Man United's win vs. Leicester shows why they are serious title contenders
MANCHESTER, England -- As Manchester United's players loaded the penalty area for the corner kick that would break Leicester's resistance, Jose Mourinho wandered over to Craig Shakespeare and patted him on the back. Perhaps it was the continuation of a private joke with his opposite number; perhaps it was to signal his admiration at the constant touchline cajoling that had, by and large, done the trick during 70 minutes of mounting frustration for the home team.
Or perhaps, somehow, Mourinho knew what was coming.
Within seconds Marcus Rashford had evaporated the nerves and most of the doubt, too. Nobody would cast this as United's finest performance, but that would be beside the point. Last season they were drawing games like this. They would batter teams that set up at Old Trafford to snatch a draw only to come away shaking their heads, and it cost them a place in the top four. This time, though, their pressure brought a solution in the form of a 2-0 win and if that becomes a recurring theme, then United will be serious title contenders.
"We didn't have many matches last season where we played 90 minutes with the control we had today," Mourinho said in his postmatch news conference. There were plenty where they failed to put defensive opponents to the sword, though, and when Romelu Lukaku missed from the penalty spot early in the second half, the mind turned to a prime example last March when Zlatan Ibrahimovic failed from the spot against 10-man Bournemouth in a 1-1 draw that was characteristic of United's ills.
This time around, there was never quite the sense that Lukaku's miss -- or, put more charitably, Kasper Schmeichel's fine save -- would derail United. Mourinho noted that his team kept up the pressure in the immediate aftermath, avoiding the "little collapse" that such a disappointment can bring. While it did embolden Leicester enough for Riyad Mahrez to fire a couple of rare shots on goal, the United manager had a point. They were never seriously under the cosh and the impression was that further openings would come.
"Were Leicester dangerous against Arsenal [when they lost 4-3]? Yes," Mourinho observed. "I watched that match three times. Were they dangerous against us? No, because of us."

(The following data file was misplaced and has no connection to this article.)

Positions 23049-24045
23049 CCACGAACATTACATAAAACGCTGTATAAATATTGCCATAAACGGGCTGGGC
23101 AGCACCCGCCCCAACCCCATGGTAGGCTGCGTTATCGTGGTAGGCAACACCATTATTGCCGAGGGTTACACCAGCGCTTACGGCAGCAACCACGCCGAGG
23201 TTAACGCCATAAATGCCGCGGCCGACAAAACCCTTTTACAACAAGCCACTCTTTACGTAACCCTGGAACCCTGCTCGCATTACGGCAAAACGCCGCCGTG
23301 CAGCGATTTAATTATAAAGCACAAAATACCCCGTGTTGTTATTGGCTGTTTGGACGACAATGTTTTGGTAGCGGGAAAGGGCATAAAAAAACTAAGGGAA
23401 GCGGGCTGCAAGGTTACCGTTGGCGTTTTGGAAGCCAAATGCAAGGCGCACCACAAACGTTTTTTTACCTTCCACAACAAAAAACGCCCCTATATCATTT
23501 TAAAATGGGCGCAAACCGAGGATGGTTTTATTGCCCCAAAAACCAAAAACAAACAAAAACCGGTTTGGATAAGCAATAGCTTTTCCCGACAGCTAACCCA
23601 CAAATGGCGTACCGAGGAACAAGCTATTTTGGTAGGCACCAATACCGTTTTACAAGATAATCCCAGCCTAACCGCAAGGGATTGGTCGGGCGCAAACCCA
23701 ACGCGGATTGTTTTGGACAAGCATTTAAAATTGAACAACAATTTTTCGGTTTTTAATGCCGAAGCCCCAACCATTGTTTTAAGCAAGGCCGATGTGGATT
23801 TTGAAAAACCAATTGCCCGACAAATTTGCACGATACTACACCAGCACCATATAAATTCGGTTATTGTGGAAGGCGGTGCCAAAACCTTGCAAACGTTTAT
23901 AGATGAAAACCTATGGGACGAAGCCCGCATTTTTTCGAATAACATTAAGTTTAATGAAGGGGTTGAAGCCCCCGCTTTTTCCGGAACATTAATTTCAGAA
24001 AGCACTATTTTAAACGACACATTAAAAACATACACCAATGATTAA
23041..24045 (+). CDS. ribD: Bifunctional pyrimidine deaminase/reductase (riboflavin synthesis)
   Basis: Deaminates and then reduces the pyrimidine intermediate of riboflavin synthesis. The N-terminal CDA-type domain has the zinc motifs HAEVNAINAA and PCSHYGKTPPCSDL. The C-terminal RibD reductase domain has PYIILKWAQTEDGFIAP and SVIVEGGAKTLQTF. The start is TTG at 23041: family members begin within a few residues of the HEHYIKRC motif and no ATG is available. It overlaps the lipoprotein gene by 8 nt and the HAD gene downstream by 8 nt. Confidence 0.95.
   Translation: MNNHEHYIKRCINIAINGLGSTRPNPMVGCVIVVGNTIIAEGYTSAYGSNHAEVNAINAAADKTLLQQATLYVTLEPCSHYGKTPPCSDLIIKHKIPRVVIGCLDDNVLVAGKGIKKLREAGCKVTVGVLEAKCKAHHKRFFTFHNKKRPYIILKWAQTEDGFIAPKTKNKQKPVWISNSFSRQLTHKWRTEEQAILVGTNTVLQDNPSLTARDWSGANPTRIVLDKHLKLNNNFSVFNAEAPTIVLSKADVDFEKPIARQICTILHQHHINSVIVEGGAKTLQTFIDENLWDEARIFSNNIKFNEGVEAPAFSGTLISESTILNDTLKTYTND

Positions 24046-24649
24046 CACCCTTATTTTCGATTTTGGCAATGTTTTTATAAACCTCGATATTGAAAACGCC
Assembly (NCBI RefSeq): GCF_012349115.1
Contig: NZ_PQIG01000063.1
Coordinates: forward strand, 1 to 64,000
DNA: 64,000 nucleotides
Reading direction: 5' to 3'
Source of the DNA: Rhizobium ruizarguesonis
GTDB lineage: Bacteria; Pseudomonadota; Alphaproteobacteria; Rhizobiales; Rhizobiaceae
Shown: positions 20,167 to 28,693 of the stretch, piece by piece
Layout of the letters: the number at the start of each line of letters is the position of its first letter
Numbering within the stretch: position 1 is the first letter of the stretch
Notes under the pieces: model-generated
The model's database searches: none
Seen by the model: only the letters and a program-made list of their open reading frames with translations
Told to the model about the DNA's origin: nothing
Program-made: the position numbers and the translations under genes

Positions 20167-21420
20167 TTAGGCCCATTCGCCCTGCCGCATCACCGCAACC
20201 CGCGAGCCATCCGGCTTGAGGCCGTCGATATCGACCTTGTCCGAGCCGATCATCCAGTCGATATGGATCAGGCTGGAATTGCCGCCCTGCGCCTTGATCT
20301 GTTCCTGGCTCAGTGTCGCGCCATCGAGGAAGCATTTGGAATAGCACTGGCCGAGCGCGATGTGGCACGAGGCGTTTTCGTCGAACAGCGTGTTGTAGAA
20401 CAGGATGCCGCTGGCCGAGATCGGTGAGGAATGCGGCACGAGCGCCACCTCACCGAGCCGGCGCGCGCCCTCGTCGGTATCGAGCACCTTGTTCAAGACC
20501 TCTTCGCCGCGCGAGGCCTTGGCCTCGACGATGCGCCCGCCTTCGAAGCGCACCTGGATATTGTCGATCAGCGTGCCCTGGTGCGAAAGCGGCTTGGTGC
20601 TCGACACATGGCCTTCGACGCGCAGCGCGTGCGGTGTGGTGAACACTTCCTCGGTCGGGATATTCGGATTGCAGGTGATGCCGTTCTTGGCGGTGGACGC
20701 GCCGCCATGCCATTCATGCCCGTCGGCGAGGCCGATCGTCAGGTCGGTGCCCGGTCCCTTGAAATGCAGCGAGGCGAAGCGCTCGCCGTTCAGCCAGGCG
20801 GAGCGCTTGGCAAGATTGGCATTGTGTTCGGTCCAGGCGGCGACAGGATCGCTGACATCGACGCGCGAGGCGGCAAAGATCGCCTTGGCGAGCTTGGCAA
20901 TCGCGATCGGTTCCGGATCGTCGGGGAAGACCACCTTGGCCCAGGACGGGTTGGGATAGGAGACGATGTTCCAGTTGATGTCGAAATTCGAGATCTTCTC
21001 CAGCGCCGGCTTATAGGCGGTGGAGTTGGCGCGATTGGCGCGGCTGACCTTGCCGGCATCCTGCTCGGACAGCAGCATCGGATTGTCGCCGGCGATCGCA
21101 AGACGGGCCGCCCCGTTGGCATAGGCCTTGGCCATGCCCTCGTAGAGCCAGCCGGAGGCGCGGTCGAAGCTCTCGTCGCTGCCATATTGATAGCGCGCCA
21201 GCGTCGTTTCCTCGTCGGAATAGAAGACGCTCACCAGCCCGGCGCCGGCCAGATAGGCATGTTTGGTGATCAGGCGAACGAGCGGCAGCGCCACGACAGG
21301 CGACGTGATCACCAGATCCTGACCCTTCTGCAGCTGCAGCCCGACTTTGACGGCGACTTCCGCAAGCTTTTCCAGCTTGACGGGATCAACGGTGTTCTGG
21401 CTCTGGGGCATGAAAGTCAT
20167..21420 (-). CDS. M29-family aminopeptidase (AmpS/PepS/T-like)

United have struggled for a clear pattern of play in recent years if we sideline Louis van Gaal's sterile possession football as an experiment that failed, but one appears to be emerging and it was the key to their dominance here.
Its heartbeat is in the centre of midfield, an area where United have too often been bland but now look physically and technically imposing. Nemanja Matic and Paul Pogba overwhelmed Wilfred Ndidi and Matty James on both counts; Ndidi is a particularly fine prospect but looked cowed here, shrinking in comparison to his counterparts and compounding a difficult afternoon by failing to pick up Rashford for the opener.
Matic's stability gives Pogba the scope he needs to roam and create and in the first half, the France international found space for seven shots on goal of varying danger. There is more clarity to United's shape and style at the moment; there was also a better tempo with the ball than they displayed against massed defensive ranks during 2016-17. Anthony Martial produced a lively performance in his first start of the campaign and it was eventually enough to wear Leicester down.
Against that, it is fair to point out that that Plan A didn't work perfectly. Rashford was introduced for Juan Mata three minutes before his goal because his possession-based approach was waning in effectiveness and Mourinho wanted "a runner with and without the ball" to combine with Lukaku. Mourinho didn't even see Rashford score, having turned his attention from Shakespeare to the planned introduction of Jesse Lingard. Had he not been able to shuffle his pack so effectively it is conceivable that Leicester, marshaled by the outstanding Harry Maguire, would have held out.
"We knew we'd have to frustrate [Man United] coming here," said Shakespeare. "For large chunks of the game, 70 to 75 minutes, we did: we frustrated and restricted. But the big moments, they capitalised on."
The latter point told the tale. A corner and a deflection -- regardless of whether or not Marouane Fellaini intended to score United's second -- are not sexy ways to win a football match, but the best teams find different ways to get the job done. Henrikh Mkhitaryan's flag kick delivery, his fifth assist of the season already, was exceptional and Rashford's clip past Schmeichel was unerring. It was not the exhilarating exploitation of space that eventually overwhelmed both West Ham and Swansea, mind you, but nobody who saw Leicester retreat ever deeper from kickoff could have expected it to be.
Even if frayed edges remain, the feeling of gathering momentum at United is palpable. Mourinho knows well the benefits of a fast start and now wants everyone around him on board. His final piece of touchline theatre, within moments of Fellaini's goal, was to cup his ears and shrug his shoulders at the supporters in the stand behind him. The crowd was "very quiet today," he complained afterward.
Maybe there have been a few too many false dawns at Old Trafford in the past half-decade to rouse Mourinho's public just yet, but the manner in which their team have purred through the first three games suggests that United are creating something worth putting their weight behind.
Nick Ames is a football journalist who writes for ESPN FC on a range of topics. Twitter: @NickAmes82.